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Tuesday, February 14, 2012

Curly Mess

I have naturally curly hair. Not the pretty uniform curls like Shakira or Sara Jessica Parker, but rather the flat and messy curls like Tanya's character on HBO's Hung series. I've been straightening my curls/waves/rat's nest since the mid 90s when Jennifer Aniston's coif was worshipped. Heck, even she straightens her curls! Back then the Internet was new and you couldn't just 'Google' a hair product and have it on your doorstep a couple days later. When I read the 1995 In Style issue with Jennifer on the cover and found out she used Phytodefrisant, I knew I had to have some.

At the time, I was fresh out of college and had a job traveling where I would format finance and insurance forms on a dot matrix printer for RV and boat dealerships. It wasn't glamorous but it got me on the road to different locations across the US and I'm grateful I had the experience. It led me to California where I was able to buy Phytodefrisant in a beauty shop on Rodeo Drive. I was also able to call them and order more when I ran out. I wouldn't say Phytodefrisant was life changing, but it was a segue into other straightening products.

After more than 15 years of straightening my hair with short periods of 'I think I'll wear my hair curly today,' I came across an article last April on the Huffington Post about a woman whose hair was morphed from a frizzy mess into beautiful ringlets. Not knowing my hair curl type at the time, I saw the ringlets and just had to get my hands on the product. For three months, I used the Deva line of No Poo, One Condition, and Arc Angel. The premise of the products is to break away from harmful ingredients in shampoos and to add moisture back into your hair. And their products work - for ringlet hair. I learned that I have s'wavy hair. And although I have a lot of hair, it is fine and can't handle the heavy products of the Deva line. But I stuck with the routine of washing with conditioner (yuck!), flipping my head upside down in the shower and scrunching in Arc Angel, drying with a special towel that won't disrupt the curl pattern, and waiting three horrible hours before being able to scrunch out the 'cast' at work. I hated going to work with wet hair. I felt unprofessional and exposed. I then switched to another line of natural, curly hair products - Jessicurl - with only slightly better results.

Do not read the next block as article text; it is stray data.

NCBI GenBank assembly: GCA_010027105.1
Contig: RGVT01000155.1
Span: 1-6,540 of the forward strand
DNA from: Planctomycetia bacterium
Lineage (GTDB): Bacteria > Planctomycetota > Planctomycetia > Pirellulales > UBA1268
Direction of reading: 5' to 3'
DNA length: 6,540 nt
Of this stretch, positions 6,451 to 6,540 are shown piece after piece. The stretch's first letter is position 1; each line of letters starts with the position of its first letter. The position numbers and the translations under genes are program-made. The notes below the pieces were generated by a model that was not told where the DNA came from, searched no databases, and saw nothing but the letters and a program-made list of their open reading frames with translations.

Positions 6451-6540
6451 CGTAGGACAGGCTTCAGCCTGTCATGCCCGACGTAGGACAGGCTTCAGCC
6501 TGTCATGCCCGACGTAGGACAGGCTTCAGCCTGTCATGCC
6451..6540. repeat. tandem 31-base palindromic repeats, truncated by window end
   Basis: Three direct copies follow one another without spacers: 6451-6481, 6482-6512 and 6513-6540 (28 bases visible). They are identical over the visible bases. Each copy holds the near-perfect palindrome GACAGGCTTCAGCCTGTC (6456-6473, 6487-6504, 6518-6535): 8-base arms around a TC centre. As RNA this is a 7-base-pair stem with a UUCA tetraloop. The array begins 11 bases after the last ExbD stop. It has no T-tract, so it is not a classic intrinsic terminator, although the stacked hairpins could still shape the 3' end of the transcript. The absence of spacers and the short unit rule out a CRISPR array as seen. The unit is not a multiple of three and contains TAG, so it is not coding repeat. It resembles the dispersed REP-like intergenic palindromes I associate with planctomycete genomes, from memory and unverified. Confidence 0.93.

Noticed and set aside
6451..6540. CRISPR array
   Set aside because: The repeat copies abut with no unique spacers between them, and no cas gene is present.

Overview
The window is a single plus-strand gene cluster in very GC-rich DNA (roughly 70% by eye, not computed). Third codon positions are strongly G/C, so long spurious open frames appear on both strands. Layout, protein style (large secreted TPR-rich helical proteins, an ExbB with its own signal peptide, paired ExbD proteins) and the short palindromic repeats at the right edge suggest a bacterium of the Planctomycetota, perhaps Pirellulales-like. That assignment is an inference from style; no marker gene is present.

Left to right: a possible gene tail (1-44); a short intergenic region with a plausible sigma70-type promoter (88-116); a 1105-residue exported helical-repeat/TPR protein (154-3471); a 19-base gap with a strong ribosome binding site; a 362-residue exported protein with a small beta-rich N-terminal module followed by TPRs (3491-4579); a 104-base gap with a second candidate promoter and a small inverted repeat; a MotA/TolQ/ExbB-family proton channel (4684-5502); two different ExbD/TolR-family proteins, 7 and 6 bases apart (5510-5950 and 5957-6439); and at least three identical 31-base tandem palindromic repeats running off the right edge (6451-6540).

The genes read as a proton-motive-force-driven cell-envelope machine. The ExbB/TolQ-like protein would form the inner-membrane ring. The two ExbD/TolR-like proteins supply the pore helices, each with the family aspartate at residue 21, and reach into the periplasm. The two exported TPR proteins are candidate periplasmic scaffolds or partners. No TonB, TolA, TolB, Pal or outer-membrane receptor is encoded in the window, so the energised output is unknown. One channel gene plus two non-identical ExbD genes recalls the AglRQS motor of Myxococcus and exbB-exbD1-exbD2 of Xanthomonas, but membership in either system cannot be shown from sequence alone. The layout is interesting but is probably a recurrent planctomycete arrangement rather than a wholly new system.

I had a handful of 'good' curl days, and a sh*tload of bad hair days. The first two pictures below are of the 2 out of 5 good hair days over a 5-month period.  And I look at them and think, 'gosh, those are some great curls.' The first picture is of my finished result at the Devachan salon in White Plains, NY, where I was placed under a powerful hooded dryer for a tortuous hour. The second picture is on a lazy Sunday where I had the time to let my hair fully air dry (5 hours) before scrunching into beautiful curls. The last picture is what my hair looked like most days and why I went back to a life of silicones, blow dryers, and flat irons. I feel so much more alive and confident with straight hair.

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2 comments:

  1. My hair I guess is naturally curly, but it's more like Kip Winger's hair than actual curl. When I was younger I could get away with lots of beachy waves with an occasional curl in it, but as I have gotten older it just looks unfinished and unprofessional. To make it actually presentable curly requires too much effort, time, heat so I too straighten most of the time. Totally can relate :)

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    1. Exactly! It actually took more time to get my curls to form and fall in the right place (and it looked completely different every day!) then it does to blow it out (15 mins) and flat iron (10 mins). During winter I can get away with every other day blow outs. I use a Tassi on nights when I don't want to wake up and wash my hair. Works pretty well at containing my hair and keeping it in a shape I can work with the next morning.
      Niki

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